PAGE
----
Substantial bioenergy resources are available to tackle climate change

DISCLAIMER: All opinions in this column reflect the views of the author(s), not of PLC.

Some scientists argue forest biomass, sustainably managed, can help decarbonise Europe [Shutterstock]

Claims that a “critical flaw” has been discovered in carbon accounting are somewhat exaggerated, and substantial bioenergy resources – subject to well-understood checks and balances- are available to tackle climate change, argue a group of scientists.

The full list of authors can be found at the end of this opinion piece.

Many expert scientists have studied the global carbon cycle over the past thirty years or more, reaching a high degree of consensus, so we feel weary every time a ‘new’ claim is made that diverting low-value forest products for bioenergy use will create a ‘carbon deficit’ or ‘carbon debt’ lasting decades or centuries, which does not fit the urgent timescale for mitigating climate change.

To reduce the facts to their most simplistic, if the carbon emitted by the use of bioenergy worldwide (together with emissions involved in its production, harvest, etc.) is less than the net photosynthetic production of its supply chain, then there is a net withdrawal of carbon from the atmosphere and hence no carbon debt.

The amount of carbon fixed annually worldwide as chemical energy in biomass is equivalent to between four and five times the world’s total primary energy consumption at present, so we are a long way off exceeding this limit. However, it is important to do this carbon accounting over appropriate time scales and spatial scales. This is a complex subject, and the fine details are not always apparent to campaigners and policy decision-makers alike.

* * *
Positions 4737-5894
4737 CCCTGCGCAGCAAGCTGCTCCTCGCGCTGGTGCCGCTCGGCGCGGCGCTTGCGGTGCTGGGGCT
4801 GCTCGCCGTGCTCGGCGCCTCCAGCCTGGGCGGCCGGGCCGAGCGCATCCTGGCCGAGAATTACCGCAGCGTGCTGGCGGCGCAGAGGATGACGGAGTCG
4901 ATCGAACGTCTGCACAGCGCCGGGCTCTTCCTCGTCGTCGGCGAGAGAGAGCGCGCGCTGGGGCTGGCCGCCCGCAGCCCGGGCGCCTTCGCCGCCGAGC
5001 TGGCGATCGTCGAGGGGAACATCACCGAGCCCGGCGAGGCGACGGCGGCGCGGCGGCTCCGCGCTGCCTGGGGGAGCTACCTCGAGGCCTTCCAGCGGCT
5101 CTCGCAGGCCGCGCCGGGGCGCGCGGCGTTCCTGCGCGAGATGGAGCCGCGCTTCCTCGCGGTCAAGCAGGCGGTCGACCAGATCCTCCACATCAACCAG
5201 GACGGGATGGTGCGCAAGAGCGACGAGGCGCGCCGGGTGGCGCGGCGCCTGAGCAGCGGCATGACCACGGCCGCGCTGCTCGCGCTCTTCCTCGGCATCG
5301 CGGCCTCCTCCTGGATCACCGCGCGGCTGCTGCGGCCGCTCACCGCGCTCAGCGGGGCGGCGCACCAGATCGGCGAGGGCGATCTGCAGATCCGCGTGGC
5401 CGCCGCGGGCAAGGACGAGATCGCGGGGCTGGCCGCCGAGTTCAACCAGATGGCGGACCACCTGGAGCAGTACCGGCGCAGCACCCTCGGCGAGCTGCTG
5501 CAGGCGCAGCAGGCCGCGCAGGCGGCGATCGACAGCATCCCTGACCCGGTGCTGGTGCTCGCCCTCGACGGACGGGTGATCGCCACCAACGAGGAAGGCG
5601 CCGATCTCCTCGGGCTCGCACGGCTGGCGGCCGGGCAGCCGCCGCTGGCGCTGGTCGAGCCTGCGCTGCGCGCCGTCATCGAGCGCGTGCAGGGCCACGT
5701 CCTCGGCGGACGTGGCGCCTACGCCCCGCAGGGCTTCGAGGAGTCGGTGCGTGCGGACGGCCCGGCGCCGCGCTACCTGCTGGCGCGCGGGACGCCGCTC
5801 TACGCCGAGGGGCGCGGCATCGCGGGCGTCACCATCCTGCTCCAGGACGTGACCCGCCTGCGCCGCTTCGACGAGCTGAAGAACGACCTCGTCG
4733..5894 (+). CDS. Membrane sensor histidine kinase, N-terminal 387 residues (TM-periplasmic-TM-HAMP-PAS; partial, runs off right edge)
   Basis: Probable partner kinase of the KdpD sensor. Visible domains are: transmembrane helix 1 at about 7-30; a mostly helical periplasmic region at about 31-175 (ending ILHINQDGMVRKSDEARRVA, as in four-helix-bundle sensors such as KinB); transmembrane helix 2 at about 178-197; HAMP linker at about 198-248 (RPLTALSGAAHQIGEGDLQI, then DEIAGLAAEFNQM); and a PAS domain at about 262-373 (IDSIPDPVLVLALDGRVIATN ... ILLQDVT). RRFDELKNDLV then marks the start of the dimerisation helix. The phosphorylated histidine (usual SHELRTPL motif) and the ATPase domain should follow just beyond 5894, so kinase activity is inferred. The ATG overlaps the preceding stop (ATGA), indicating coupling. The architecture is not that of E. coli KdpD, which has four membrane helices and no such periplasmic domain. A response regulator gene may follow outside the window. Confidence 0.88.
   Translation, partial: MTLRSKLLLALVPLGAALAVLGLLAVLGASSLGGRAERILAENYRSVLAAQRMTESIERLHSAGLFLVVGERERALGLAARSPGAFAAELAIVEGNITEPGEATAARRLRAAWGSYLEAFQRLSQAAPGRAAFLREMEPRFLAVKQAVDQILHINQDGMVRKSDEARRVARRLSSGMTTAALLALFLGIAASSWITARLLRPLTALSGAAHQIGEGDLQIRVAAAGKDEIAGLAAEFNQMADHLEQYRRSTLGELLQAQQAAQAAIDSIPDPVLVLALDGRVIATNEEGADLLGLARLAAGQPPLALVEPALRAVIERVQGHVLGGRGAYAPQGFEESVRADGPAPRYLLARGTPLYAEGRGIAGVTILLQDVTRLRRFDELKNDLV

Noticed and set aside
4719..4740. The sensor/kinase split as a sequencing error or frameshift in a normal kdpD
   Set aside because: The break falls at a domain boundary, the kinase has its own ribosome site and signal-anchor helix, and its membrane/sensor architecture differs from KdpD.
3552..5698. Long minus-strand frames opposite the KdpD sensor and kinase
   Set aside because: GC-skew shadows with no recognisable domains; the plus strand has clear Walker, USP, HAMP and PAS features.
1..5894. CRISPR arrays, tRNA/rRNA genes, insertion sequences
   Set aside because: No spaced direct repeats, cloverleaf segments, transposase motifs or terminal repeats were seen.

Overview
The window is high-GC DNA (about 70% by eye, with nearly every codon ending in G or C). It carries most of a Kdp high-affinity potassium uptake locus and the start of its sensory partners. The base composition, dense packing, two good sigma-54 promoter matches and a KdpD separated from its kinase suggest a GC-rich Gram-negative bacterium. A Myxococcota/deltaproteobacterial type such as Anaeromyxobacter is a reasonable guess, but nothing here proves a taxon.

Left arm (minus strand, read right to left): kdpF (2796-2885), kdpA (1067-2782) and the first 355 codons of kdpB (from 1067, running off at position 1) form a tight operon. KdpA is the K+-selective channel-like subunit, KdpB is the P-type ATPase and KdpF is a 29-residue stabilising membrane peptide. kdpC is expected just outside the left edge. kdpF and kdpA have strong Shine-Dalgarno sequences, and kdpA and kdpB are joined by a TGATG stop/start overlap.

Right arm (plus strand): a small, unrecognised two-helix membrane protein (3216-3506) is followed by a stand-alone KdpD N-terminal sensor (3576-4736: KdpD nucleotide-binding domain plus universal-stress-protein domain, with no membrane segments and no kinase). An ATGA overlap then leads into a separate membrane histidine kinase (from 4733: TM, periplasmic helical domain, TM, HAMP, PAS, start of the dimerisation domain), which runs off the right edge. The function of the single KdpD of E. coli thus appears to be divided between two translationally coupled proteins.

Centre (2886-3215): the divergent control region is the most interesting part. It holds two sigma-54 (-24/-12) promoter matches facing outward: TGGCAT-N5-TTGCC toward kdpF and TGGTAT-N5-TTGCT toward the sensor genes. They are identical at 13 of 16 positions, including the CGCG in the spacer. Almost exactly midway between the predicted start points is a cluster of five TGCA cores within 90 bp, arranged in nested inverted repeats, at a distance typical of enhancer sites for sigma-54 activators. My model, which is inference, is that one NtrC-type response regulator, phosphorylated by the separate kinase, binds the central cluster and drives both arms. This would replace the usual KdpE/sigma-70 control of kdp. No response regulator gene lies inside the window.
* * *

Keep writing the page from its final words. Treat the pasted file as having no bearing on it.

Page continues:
It is misleading to focus upon the carbon emitted at the point of bioenergy use. In a well- managed system of forestry rotation, every tonne of biomass that is harvested and burnt will be balanced by a tonne of new biomass that is growing somewhere else nearby.

If we look at such an area of managed forest supplying a bioenergy power plant, and measure it on a timescale appropriate to forestry practice (e.g. 1–5 years), it is often found that the rate of harvest is at least equalled by the rate of regrowth.

Suitable data may be available from national forest inventories to assess whether overall standing biomass stocks are indeed static or increasing across a region.

Humanity has exploited the products of forests for centuries, sometimes well, sometimes poorly (as indeed was pointed out for 19th-century Europe), but more recent history has shown that large-scale construction timber and paper pulp production is able to co-exist with healthy forest carbon stocks, just as bioenergy can, both now and in the future.

Prof. Iain Donnison, Institute of Biological, Environmental & Rural Sciences, Aberystwyth University

Prof. Leif Gustavsson, Department of Built Environment and Energy Technology, Linnaeus University, Sweden

Dr. H. Martin Junginger, Professor of Bio-Based Economy, Utrecht University

Dr. Jonathan Scurlock, Visiting Fellow, The Open University

Prof. Nilay Shah, Department of Chemical Engineering, Imperial College London

Prof. Richard Templer, Grantham Institute for Climate Change and the Environment, Imperial College London

Dr Jeremy Woods, Senior Lecturer in Bioenergy, Imperial College London